“In order to communicate the main threads of the design with London, at least one member of our team is awake at any given time in some place on Earth. So many things happen so quickly, and everyone has to be ready to respond and provide feedback,” says Ying.
Pressure to ship products
Although Jan is passionate about his work, he has an easy-going personality and lots of patience. “He’s a very balanced kid, with a high EQ, which makes him very good at coordinating work with his partners,” says Hung-tze Jan, who invited Lord Dennis Stevenson, former Chancellor of University of the Arts London, to his son’s first show. Stevenson told him that a designer’s success is to one degree or another determined by fate, but that the younger Jan had the “right personality” to endure the challenges of the profession.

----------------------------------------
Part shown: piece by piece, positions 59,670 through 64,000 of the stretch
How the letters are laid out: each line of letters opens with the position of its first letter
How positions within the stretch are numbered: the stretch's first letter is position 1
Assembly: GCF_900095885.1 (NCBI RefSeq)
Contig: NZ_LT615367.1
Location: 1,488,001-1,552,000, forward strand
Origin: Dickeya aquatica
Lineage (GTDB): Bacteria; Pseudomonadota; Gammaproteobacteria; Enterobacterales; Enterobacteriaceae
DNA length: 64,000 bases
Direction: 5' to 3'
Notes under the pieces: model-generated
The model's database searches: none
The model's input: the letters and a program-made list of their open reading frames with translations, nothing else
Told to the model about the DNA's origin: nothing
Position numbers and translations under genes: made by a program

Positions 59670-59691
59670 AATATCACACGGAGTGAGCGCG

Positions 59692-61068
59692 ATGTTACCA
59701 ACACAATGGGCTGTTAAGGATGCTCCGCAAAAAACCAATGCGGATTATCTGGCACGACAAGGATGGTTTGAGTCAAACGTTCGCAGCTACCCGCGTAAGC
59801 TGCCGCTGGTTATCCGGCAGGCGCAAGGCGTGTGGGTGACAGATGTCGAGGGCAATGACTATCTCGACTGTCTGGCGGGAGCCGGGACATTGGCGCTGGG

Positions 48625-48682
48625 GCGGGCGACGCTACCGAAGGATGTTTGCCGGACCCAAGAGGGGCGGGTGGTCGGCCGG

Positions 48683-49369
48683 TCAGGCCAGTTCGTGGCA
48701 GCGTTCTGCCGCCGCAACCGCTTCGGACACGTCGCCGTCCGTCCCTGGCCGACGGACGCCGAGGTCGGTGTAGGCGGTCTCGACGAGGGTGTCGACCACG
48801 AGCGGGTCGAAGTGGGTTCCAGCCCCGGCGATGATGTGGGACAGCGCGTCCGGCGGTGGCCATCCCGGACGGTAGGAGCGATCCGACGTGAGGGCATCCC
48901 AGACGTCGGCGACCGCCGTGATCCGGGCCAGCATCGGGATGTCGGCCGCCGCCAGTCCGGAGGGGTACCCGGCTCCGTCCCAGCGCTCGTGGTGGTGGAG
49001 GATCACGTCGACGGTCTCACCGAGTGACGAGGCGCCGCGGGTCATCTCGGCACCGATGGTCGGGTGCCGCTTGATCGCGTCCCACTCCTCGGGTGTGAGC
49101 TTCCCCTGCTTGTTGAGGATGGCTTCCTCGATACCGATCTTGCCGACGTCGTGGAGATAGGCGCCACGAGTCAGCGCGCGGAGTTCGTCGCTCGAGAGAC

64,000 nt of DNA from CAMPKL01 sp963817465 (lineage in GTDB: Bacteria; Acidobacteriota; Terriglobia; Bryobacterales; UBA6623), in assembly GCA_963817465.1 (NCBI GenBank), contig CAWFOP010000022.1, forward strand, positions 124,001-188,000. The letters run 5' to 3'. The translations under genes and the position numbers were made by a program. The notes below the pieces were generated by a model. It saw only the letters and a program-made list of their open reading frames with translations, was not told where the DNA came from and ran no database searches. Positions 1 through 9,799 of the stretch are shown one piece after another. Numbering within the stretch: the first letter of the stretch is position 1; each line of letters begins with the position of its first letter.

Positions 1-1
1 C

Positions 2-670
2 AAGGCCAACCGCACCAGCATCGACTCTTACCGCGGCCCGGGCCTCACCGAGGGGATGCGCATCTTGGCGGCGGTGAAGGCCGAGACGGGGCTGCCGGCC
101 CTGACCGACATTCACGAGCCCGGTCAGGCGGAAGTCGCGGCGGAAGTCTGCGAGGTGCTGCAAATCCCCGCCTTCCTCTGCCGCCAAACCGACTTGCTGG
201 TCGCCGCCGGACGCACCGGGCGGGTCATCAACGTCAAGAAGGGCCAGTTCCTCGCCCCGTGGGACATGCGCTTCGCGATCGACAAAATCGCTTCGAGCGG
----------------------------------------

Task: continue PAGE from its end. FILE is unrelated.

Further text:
“I care about feedback on production techniques and retail channels, but I don’t pay much attention to criticism on the creative aspects; I just say thanks for paying attention.” Jan feels that the pressure to deliver product is greater than presenting his designs at shows. Expending 60 percent of his labor resources on production, he is cured of his onetime illusions of being able to manage a brand at his own pace, having learned the importance of balancing stability and explosiveness.
“The more you know the more frightening it is! At first I thought it was fun, being done once the show was over. Little did I expect that buyers would like the work, and I rushed to cobble together my first batch of products,” he says. Today, ApuJan ships over a thousand items per season, at an average market unit price of around NT$12,000.
Despite the fast pace, Jan’s priorities are clear; he passes up many co-branding opportunities in order to concentrate on strengthening brand positioning. “As long as the brand stands firm, no opportunity will pass,” he says.
His creations marked by the romance of magical colors, and his business operations distinguished by calm exploration, Jan has progressed from working alone to having a posse. Along the way, perhaps he has simply just wanted to know just how far talent, ambition, and hard work can take him.
Translated from the Chinese by David Toman